A 68-year-old man presented to the Emergency Department with complaints of breathing difficulty and fever for three days. The patient is a known diabetic and hypertensive.
After detailed history taking, clinical examination, and radiological workup, the patient was diagnosed with right-sided lobar pneumonia (Community-acquired) and immediately started on intravenous antibiotics. In addition, necessary cultures and blood samples were taken for evaluation.
At the time of presentation, his vitals were HR – 92/min, BP – 130/70mmHg, RR – 30/min, SpO2 – 90% with RA à 96% with 2L O2. He underwent bladder catheterization.
During the 1st hour in the ER, the patient had a very low urine output, which continued for the next few hours. Lactate levels were more than 4mmol/L.
Based on the symptoms, oliguria, and hyperlactatemia, the patient was diagnosed to have sepsis and was initiated on fluid resuscitation. After 2 hours, the patient remained oliguric still, and his BP declined to 120/70mmHg.
After 6 hours, the patient’s BP became 110/60mmHg (MAP – 77). He became anuric and developed altered sensorium. Since he did not meet the criteria of septic shock, he was continued on IV fluids and antibiotics.
After 12 hours, the BP became 80/40mmHg (MAP – 63mmHg) à developed Multiorgan Dysfunction Syndrome. He was then started on vasopressors and mechanical ventilation.
By day 3, the patient further deteriorated and went into cardiac arrest. ROSC was not achieved.
The treatment initiated was based on protocols like Surviving Sepsis Guidelines and Septic Shock management. So how did the process fail in order to adequately resuscitate this patient? Could something have been done more differently?
The case you read above is a very common scenario. Approximately 30% of the people coming to the ER are hypertensive, and around 10% have diabetes mellitus. They form a huge population, among whom the incidence of any other disease increases their morbidity and early mortality.
Before we delve into the pathology in these patients, let us look at the basic definitions of shock/hypotension.
- SBP < 90mmHg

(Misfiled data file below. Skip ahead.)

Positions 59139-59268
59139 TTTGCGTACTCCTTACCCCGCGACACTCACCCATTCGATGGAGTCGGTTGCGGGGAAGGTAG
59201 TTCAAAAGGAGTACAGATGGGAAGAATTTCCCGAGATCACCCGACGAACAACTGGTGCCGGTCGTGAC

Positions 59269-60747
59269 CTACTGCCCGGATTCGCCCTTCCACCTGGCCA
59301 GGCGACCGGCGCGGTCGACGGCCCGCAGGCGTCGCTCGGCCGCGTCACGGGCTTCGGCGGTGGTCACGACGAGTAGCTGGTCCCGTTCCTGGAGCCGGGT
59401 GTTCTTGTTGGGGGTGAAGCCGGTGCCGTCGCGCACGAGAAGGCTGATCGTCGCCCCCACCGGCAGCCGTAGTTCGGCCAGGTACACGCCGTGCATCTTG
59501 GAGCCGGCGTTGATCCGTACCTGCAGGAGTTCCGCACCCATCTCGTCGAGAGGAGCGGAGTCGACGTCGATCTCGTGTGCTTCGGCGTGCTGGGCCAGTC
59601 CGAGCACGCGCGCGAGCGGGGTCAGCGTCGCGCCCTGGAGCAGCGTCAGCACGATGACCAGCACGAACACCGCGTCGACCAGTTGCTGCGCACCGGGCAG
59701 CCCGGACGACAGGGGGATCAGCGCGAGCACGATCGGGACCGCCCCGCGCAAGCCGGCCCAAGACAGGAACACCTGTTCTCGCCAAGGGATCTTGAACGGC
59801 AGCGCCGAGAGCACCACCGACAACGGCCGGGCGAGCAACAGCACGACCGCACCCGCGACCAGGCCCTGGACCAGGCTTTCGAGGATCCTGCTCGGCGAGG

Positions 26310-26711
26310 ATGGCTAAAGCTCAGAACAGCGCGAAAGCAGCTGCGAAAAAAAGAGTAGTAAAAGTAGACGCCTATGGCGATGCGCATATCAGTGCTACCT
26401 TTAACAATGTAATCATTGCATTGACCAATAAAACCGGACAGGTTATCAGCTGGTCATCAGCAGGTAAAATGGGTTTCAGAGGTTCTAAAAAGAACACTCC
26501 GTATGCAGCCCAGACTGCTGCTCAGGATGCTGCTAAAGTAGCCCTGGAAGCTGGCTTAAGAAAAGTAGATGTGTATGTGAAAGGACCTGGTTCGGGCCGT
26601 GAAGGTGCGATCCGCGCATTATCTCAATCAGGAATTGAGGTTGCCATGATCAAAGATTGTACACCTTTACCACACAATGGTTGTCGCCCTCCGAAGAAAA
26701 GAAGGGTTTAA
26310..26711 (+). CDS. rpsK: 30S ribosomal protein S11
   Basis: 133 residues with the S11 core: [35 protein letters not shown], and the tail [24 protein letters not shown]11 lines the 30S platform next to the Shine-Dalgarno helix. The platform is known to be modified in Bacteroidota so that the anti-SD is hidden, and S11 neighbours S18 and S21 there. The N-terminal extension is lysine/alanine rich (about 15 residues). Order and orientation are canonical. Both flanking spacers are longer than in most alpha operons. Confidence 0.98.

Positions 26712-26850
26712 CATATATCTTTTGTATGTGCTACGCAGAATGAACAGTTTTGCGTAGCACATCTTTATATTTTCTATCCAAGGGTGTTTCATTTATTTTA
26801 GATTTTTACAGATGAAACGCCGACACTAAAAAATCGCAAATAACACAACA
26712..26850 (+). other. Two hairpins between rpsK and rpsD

- MAP < 65 mmHg
- Decrease in SBP > 40mmHg
- Organ Dysfunction
- Shock: A state of circulatory insufficiency that creates an imbalance between tissue oxygen supply (delivery) and demand (consumption), resulting in end-organ dysfunction.
- Septic Shock: Adult patients can be identified using the clinical criteria of hypotension requiring the use of vasopressors to maintain MAP of 65mmHg or greater and having a serum lactate level greater than 2 mmol/L persisting after adequate fluids resuscitation.
- Cryptic Shock: Presence of hyperlactatemia (or systemic hypoperfusion) in a case of sepsis with normotension.
Based on all the information given above;
- what do you think was wrong with our patient?
- What kind of shock did he have?
- Could we have managed him any other way?
- When should we have started inotropes?
- Did the fact that he was hypertensive and diabetic have to do with his early deterioration? If so, how?
- When did the patient-first develop signs of shock?
- What are the different signs and symptoms of shock, and how are they recognized in the ER?
Keep your answers ready…
Part 2 of Cryptic Shock Series – Vascular Pathology and What is considered ‘Shock’ in Hypertensive patients
Part 3 of Cryptic Shock Series – Individualised BP management
Part 4 of Cryptic Shock Series – Latest Trends
References and Further Reading
- Ranzani OT, Monteiro MB, Ferreira EM, Santos SR, Machado FR, Noritomi DT; Grupo de Cuidados Críticos Amil. Reclassifying the spectrum of septic patients using lactate: severe sepsis, cryptic shock, vasoplegic shock and dysoxic shock. Rev Bras Ter Intensiva. 2013 Oct-Dec;25(4):270-8. doi: 10.5935/0103-507X.20130047.
- Singer M, Deutschman CS, Seymour CW, Shankar-Hari M, Annane D, Bauer M, Bellomo R, Bernard GR, Chiche JD, Coopersmith CM, Hotchkiss RS, Levy MM, Marshall JC, Martin GS, Opal SM, Rubenfeld GD, van der Poll T, Vincent JL, Angus DC. The Third International Consensus Definitions for Sepsis and Septic Shock (Sepsis-3). JAMA. 2016 Feb 23;315(8):801-10. doi: 10.1001/jama.2016.0287.
- Shankar-Hari M, Phillips GS, Levy ML, Seymour CW, Liu VX, Deutschman CS, Angus DC, Rubenfeld GD, Singer M; Sepsis Definitions Task Force. Developing a New Definition and Assessing New Clinical Criteria for Septic Shock: For the Third International Consensus Definitions for Sepsis and Septic Shock (Sepsis-3). JAMA. 2016 Feb 23;315(8):775-87. doi: 10.1001/jama.2016.0289.
- Education Resources – Sepsis Trust
- The Research of Predicting Septic Shock – International Emergency Medicine Education Project (iem-student.org)
- Sepsis – International Emergency Medicine Education Project (iem-student.org)
- Empiric Antibiotics for Sepsis in the ED Infographics – International Emergency Medicine Education Project (iem-student.org)
- Sepsis – An Overview and Update – International Emergency Medicine Education Project (iem-student.org)